Friday, May 4, 2012
Review: The Name of the Wind by Patrick Rothfuss
Tags: fantasy, boarding school, music
At the unassuming and immaculate inn just out of town, you’d never expect to find a contemporary legend in the quiet, red-haired, green-eyed innkeeper. But he is Kvothe, and when he finally tells his true story for the first time, it is one of love and loss, childhood inquisitiveness and hard-knock-life resilience, boarding school pranks and events that will change the course of the world. You don’t believe in magic? You’ve never heard Kvothe tell his own story.
You’ve all felt it at one point or another. The desire. The craving. The urge to go to bed with a book. The new hardcover whose jacket you’ve taken off for safekeeping; falling asleep with one hand splayed over its naked, embossed cover. An old favorite, its edges worn and soft to the touch; it fits perfectly in the space beside you on your wrinkled sheets.
At around 700 pages, THE NAME OF THE WIND is the perfect shape and story to sleep with.
(At least, I assume it would be, as I read this on an e-reader.)
Even without the tangible reassurance of a physical copy, THE NAME OF THE WIND easily slid into its position as my new favorite book. Somewhere in an alternate universe, J. K. Rowling and George R. R. Martin had a literary lovechild, who somehow stowed away on a ship bound for Earth, assumed the human name of Patrick Rothfuss, and, after wandering, bard-like, through many years of higher education, discovered the secret to turning words and ideas into gold.
Remember those sleepaway camps and public library programs you attended when you were young, the ones where the performer would gather you and the other kids round the sleepy campfire or colorful hand-sewn rug? Remember how, at first, you were suspicious of this stranger with the odd hair or scruffy beard or clothing that audibly ruffled whenever he shifted positions? Remember how his voice sounded unfamiliar at first, unlike the dulcet tones of your own parents telling you bedtime stories? And then remember how, before you knew it, you were so far immersed into the story you forgot who was telling it and found yourself leaning forward, hanging on to his every mesmerizing word?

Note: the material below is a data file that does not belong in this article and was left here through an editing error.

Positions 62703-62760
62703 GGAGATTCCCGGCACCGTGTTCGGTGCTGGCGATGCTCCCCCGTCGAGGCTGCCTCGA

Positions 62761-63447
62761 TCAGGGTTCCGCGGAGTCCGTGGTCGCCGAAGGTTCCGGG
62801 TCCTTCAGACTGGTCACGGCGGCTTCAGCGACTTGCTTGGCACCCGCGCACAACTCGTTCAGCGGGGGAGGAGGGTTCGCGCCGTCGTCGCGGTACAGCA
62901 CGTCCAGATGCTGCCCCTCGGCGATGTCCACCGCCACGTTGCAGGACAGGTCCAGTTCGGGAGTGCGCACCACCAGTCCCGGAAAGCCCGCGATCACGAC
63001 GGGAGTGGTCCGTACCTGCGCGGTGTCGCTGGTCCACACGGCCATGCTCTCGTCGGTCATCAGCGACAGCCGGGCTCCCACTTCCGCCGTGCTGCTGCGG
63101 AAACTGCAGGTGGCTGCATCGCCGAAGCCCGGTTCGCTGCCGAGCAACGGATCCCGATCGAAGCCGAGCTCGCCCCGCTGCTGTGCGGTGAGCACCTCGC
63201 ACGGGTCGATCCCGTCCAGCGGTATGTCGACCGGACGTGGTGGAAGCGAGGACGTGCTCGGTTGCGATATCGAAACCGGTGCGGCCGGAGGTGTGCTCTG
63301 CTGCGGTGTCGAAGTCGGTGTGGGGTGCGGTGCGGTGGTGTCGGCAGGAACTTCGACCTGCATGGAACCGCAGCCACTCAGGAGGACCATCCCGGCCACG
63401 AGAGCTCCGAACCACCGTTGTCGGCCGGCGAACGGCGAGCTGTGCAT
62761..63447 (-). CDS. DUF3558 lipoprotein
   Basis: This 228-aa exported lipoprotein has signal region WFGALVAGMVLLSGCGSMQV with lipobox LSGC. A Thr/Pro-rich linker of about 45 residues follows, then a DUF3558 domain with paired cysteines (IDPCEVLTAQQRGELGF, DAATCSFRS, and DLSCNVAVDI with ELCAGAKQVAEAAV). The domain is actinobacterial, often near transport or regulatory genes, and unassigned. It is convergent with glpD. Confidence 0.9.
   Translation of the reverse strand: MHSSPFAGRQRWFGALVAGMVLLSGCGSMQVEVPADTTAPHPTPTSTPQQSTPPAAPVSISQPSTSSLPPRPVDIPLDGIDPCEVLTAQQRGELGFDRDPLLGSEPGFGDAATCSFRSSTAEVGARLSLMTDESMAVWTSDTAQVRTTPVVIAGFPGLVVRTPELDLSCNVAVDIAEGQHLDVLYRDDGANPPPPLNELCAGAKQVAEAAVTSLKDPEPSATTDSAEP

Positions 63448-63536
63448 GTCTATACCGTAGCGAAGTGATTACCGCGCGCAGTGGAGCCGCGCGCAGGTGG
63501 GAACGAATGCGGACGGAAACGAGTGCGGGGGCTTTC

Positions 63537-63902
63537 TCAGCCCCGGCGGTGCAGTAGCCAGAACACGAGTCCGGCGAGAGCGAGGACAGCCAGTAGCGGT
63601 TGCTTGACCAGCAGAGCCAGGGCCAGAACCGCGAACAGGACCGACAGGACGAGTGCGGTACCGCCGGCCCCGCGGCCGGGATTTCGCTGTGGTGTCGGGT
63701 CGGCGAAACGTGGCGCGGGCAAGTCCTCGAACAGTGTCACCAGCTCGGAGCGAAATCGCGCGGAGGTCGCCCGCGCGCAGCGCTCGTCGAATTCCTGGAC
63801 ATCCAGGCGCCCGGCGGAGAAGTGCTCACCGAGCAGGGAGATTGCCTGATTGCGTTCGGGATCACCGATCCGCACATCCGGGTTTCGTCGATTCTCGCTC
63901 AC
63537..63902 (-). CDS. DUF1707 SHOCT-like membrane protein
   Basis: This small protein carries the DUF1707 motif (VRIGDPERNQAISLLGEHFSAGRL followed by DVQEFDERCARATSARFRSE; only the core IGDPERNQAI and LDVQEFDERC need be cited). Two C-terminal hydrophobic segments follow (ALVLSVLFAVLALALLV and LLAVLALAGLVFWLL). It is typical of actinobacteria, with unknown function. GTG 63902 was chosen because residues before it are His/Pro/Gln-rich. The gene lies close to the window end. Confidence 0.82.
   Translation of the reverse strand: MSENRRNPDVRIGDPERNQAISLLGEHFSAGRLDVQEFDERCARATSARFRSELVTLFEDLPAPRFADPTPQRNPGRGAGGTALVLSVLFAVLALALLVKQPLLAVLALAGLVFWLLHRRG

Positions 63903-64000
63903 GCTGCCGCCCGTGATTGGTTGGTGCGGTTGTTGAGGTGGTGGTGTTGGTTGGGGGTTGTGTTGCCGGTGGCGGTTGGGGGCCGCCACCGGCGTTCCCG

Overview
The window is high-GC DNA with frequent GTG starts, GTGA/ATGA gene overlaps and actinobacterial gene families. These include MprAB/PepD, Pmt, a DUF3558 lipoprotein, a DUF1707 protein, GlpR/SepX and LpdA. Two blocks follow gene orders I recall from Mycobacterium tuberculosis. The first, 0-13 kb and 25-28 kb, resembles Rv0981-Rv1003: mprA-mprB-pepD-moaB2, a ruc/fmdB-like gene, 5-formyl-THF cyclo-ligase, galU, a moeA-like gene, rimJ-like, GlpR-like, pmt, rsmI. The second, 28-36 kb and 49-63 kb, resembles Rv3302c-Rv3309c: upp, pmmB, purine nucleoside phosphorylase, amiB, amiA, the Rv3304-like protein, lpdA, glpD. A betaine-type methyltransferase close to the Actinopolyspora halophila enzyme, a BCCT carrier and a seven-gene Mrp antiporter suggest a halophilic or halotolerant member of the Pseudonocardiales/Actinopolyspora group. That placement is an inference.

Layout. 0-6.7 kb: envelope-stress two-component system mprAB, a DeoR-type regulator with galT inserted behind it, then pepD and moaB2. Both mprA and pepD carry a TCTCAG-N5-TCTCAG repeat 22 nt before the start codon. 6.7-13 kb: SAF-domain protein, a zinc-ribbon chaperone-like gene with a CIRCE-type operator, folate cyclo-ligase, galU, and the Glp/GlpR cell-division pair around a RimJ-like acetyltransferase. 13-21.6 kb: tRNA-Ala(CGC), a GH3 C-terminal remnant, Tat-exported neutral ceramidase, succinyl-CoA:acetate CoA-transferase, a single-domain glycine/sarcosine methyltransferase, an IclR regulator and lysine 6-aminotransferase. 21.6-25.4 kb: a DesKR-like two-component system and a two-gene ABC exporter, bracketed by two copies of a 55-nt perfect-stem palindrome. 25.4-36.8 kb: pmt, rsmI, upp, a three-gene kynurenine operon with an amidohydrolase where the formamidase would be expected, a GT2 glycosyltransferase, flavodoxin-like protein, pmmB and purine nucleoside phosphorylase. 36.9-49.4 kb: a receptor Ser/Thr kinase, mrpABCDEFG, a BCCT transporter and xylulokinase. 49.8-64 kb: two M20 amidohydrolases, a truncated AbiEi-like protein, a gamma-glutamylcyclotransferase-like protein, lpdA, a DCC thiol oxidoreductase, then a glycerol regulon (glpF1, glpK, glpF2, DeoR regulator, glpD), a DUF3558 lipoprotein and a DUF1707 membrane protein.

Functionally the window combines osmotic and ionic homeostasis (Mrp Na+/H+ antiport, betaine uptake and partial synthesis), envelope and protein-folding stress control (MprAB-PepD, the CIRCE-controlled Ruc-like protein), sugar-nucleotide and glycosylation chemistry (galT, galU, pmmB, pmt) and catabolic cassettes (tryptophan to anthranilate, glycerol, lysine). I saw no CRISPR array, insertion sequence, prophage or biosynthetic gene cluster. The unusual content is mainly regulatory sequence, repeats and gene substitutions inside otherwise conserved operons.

That’s kind of how THE NAME OF THE WIND was for me. The third-person beginning section was a little awkward, as I wasn’t sure how I was supposed to feel about this Kote/Kvothe character. But as Kvothe stretched out his long-unused storytelling muscles and the book eased its loving way into first-person narration, I found myself as entranced as Chronicler and Bast were, sitting in that inn and listening to the never-before-told story of a contemporary legend.
He has a sexy voice, what can I say?
I could mention some minor quibbles I had with the book, like Kvothe’s unfortunate near-“perfect-ness,” or how Denna skirts the edge of geeky-adolescent-boy’s MPDG wet dream, but it totally and completely doesn’t even matter because don’t you know that the greatest artists can break all the rules? THE NAME OF THE WIND is an epic novel, part memoir, part boarding school tale, part wild adventure, and I just know that Kvothe’s world is only going to expand from here in future installments. Recommended for anyone and everyone anywhere—except for maybe that hipster classmate of yours with the I-just-got-out-of-bed-no-really-I-just-did messy hair and black Free Trade coffee perpetually in hand who refuses to read anything that hasn’t won the Nobel, Pulitzer, or Man Booker Prize. But who wants to be reading buddies with them anyway?
J. K. Rowling
George R. R. Martin
J. R. R. Tolkien
DAW / April 7, 2009 (reprint) / Paperback / 672pp. / $17.00